Relationship Between Tools and Agile Software Development

| by Vikas Hazrati Follow 0 Followers on Jul 24, 2008. Estimated reading time: 1 minute |

Kent Beck, recently published a paper where he shared his thoughts about tools and Agile software development. He stated that many people misinterpret the “Individuals and interactions over processes and tools” part of the manifesto to believe that Agile software development does not require tools. Tools are an integral part of Agile software development and the right set of tools acts as a catalyst for effective development.

According to Kent, Agile places a lot of emphasis on flow, which means delivering in small chunks. As a result of flow there is frequent transition between activities. Usually, there is quick transition between analysis, design, testing, coding and deployment. Thus the priority of a tool changes from working well for a given activity to efficiently switching between activities. He gave the example of cards on the wall as a tool which fulfills these criteria though it has other shortcomings. As soon as a pair realizes that there is an additional requirement during the course of an activity, they can update the card and get back to their activity. Thus cards would allow a quick transition but they suffer from disadvantages like being impermanent and not easily distributable across locations.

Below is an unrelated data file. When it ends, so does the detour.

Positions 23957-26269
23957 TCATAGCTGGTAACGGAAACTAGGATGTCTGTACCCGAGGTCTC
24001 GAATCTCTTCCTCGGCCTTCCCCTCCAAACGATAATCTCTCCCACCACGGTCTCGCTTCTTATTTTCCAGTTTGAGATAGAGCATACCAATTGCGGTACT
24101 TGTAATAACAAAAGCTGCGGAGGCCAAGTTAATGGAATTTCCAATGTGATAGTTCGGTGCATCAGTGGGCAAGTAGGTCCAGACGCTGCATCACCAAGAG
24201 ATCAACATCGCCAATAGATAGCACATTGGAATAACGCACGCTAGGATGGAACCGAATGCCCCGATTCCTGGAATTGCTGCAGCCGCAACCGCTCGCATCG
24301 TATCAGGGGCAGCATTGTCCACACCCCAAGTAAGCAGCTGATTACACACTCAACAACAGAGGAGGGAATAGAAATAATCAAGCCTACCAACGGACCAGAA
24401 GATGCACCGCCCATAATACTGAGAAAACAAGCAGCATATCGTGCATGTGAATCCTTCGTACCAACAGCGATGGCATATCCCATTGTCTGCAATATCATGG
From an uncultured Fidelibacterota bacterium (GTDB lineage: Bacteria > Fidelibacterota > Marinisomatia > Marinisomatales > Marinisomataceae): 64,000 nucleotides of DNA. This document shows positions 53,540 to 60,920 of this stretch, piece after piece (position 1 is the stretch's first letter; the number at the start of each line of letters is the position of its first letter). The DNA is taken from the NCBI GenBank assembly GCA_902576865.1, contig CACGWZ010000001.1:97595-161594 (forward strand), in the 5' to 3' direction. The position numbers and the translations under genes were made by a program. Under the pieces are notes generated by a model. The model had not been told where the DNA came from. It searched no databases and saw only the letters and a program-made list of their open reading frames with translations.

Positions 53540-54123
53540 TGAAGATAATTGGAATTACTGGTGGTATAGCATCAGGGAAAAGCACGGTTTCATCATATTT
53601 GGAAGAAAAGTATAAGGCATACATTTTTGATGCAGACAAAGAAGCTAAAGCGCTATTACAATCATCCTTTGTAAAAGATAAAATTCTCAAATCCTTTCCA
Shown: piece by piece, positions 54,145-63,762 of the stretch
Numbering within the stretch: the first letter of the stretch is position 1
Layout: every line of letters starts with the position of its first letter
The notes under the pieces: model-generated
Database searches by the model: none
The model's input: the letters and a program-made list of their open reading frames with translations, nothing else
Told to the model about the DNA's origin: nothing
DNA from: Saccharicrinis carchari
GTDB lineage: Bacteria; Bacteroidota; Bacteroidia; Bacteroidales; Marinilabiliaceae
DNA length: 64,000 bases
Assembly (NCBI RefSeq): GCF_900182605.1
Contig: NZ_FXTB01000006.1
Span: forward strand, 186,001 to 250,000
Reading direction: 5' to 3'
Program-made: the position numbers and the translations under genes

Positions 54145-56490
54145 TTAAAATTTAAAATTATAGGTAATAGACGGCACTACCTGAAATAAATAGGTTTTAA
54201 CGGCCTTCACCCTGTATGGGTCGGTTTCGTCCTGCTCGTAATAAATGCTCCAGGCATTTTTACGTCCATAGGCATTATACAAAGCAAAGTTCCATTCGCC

Similarly, Kent suggested that transparency is very important in Agile. Given that Agile embraces change, change of plans is a common phenomenon. Transparency ensures that everybody on the team knows about changes and propagates trust. The tool should support and enable transparency.

Kent added that common Agile practices have strong correlation to more than one tool. For example, daily deployment practice requires unit testing, configuration management and continuous build. Similarly TDD practice requires a unit testing tool and a refactoring tool. Looking from the other side, each tool supports multiple practices. For example, configuration management tool supports daily deployment, incremental design and continuous integration. Thus each tool supports multiple practices and each practice requires multiple tools.

He noted that Agile has already made a strong impact on the developer tools. Some of the changes that he predicted for future tools are

  • Smooth transition between activities

  • Greater scope for automated testing

  • Transparency

  • Real time collaboration

The paper is available for download in various formats. Discussion on the paper is going on, on the the Extreme programming group.

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